movement and sound (makers), paired with or consecuted by musical

role play in which they more or less freely reconstruct the socio-cultural

and musical practices of their culture, based on the roles, rules and tools

that go with them’. (Nieuwmeijer, Marshall, and Van Oers 2019, 863).

Literature offers various examples on how to facilitate children’s musical play.

Barrett and Tafuri (2012) and St. John (2006) suggest that firstly, the teacher provides for an educational environment rich in musical opportunities, which enables children to immerse themselves in a broad range of musical experiences. Here, the teacher allows children to play voluntarily and freely for prolonged periods, as research by Bartel and Cameron (2007) and Dansereau (2015) shows that time and repeated exposure to musical play are conditional for children to move through a range of play behaviours. For a subsequent development of their musical play, children need support from a more knowledgeable other: either their peers or the teacher. Regarding peer support, St. John (2015) suggests the teacher should facilitate shared musical experiences because engaging in collective musical play enables children to discover their (musical) identity in relation to others. This may lead to peer mediation: the scaffolding of each other’s learning towards a greater musical competence and understanding within their ZPD (Bartel & Cameron, 2007; Whiteman 2008).

With respect to teacher support, Young (2005) and Smith & Montgomery (2007) point out that in order to be able to read children’s musical intentions and subsequent needs in practice, teachers require some knowledge of the (musical) activities of children in general. St. John (2006) stresses the importance of this knowledge as this enables teachers to act as an ‘observer-collaborator’ – or what Koutsoupidou (2020) calls a ‘co-player’. Whilst participating, observing and interpreting children’s musical play, the teacher in this capacity can provide various forms of conditional support, preferably within a child’s ZPD (Bartel and Cameron 2007, 62/63). Within this scaffolding, Bartel and Cameron (2007) and Young and Glover (1998) suggest that as children generally understand more of music than they can articulate in words, teachers should provide descriptive feedback, reinforcement, and consolidation so that children gain awareness of their own music, and acquire a vocabulary to label what they understand. Wiggins (2015) finally, highlights the importance of fading in this scaffolding process: teachers should allow children to think and function independently and perform only those scaffolding actions necessary to help children solve the problem, rather than offering them a solution.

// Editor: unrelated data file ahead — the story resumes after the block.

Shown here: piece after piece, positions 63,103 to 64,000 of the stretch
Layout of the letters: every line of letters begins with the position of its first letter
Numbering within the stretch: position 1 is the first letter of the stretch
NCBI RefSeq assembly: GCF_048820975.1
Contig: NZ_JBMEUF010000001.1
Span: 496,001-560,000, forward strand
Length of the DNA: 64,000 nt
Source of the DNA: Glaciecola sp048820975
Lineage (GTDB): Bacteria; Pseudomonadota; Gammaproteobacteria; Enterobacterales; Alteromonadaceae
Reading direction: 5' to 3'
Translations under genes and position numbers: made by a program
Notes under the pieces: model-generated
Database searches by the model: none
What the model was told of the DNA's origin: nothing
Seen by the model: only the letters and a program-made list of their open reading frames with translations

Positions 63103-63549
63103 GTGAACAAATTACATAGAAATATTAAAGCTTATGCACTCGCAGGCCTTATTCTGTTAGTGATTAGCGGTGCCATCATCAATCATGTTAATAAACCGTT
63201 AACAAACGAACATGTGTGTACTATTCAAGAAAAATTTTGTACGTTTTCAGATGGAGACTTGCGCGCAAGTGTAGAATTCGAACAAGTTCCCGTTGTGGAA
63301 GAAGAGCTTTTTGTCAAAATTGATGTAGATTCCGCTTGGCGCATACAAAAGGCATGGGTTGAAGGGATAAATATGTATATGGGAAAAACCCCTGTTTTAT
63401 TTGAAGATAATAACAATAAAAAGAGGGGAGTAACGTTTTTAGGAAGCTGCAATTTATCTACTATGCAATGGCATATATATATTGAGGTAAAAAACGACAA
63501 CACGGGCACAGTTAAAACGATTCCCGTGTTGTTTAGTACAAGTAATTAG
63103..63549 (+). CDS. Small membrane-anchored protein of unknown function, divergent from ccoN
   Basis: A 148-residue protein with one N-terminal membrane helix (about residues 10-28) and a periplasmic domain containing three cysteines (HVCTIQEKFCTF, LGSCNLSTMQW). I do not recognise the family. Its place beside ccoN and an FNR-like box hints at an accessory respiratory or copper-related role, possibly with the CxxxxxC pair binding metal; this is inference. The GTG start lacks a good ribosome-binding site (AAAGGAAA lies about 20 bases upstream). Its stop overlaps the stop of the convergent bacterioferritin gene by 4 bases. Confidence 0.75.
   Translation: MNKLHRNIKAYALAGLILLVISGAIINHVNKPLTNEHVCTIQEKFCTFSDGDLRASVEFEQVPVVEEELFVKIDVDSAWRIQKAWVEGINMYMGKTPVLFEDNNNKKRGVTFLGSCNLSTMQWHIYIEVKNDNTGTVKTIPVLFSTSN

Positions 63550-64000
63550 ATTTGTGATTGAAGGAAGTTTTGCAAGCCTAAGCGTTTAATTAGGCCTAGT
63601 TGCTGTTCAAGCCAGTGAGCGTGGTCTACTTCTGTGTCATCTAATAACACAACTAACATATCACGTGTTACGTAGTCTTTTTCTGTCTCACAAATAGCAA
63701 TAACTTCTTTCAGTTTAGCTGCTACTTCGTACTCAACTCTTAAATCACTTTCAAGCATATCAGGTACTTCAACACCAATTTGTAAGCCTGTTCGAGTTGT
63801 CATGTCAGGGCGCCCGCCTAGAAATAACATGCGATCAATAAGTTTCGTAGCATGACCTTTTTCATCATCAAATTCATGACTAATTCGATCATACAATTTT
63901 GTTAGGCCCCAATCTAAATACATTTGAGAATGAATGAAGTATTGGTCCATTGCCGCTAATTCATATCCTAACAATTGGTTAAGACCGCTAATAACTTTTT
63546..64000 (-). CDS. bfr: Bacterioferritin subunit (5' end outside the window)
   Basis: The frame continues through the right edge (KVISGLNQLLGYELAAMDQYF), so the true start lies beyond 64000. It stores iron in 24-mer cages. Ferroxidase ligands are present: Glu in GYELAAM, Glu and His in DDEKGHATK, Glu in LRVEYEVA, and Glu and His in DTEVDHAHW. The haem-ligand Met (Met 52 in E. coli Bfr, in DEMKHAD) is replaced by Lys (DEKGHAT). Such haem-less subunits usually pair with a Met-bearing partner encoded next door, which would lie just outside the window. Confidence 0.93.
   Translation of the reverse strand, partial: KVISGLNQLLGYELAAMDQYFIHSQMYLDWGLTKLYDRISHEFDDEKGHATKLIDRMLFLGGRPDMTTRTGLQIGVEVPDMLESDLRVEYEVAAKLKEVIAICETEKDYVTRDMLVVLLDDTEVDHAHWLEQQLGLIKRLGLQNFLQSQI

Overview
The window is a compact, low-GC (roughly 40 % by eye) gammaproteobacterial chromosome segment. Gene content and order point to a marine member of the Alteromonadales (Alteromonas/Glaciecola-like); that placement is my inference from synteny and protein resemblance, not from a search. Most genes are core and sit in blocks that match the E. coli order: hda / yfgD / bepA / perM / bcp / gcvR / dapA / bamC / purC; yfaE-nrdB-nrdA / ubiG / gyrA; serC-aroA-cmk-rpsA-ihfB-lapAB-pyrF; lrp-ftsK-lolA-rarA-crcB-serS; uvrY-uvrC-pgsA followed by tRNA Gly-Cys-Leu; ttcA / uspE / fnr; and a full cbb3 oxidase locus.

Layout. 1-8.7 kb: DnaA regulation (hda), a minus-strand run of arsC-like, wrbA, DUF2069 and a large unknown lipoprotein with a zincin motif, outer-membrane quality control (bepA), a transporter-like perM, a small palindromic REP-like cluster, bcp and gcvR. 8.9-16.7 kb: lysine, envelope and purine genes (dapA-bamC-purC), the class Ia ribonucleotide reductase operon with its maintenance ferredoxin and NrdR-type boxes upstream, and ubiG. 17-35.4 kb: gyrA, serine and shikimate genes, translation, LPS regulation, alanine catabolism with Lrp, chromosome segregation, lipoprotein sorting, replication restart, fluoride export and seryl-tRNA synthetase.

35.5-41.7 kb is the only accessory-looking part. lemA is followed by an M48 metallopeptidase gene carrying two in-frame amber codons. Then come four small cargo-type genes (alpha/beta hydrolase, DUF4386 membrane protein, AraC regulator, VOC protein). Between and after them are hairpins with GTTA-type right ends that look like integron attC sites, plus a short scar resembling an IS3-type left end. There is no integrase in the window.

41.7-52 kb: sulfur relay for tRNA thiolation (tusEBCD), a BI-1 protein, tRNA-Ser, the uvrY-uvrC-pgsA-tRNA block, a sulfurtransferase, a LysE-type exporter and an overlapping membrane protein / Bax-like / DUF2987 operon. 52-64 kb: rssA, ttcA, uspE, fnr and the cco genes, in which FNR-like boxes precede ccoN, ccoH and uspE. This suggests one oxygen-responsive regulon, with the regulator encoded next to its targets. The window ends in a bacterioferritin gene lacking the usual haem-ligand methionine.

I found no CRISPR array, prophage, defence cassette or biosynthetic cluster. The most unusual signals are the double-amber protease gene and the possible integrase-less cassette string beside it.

Methods & materials

Methodology

This study adopted a mixed methods exploratory multiple-case study approach, defined as ‘an empirical inquiry that investigates a contemporary phenomenon […] in depth and within its real-world context’ (Yin 2014, 16). Our goal was to evaluate the effectiveness of a PD program for teachers’ teacher efficacy for musical play. The research employed a multiple case study, as the results can be more convincing and robust, when compared to than in single-case studies (Yin 2014). A multiple-case study contains several cases and therefore had more than one sub-unit of analysis (ibid.). In our study, the main unit of analysis was formed by a population of EY teachers as a whole, and the subunits of analysis created by three individually participating early years teams. From each case, we collected both qualitative and quantitative data, as this method will assist with corroboration and contribute to the breadth and depth of understanding (Johnson, Onwuegbuzie, and Turner 2007).

Participants

Fourteen EY teachers from three schools responded positively to a request to participate in the research. All schools were situated in the North-West of The Netherlands and were comparable in terms of denomination (Roman Catholic) and size.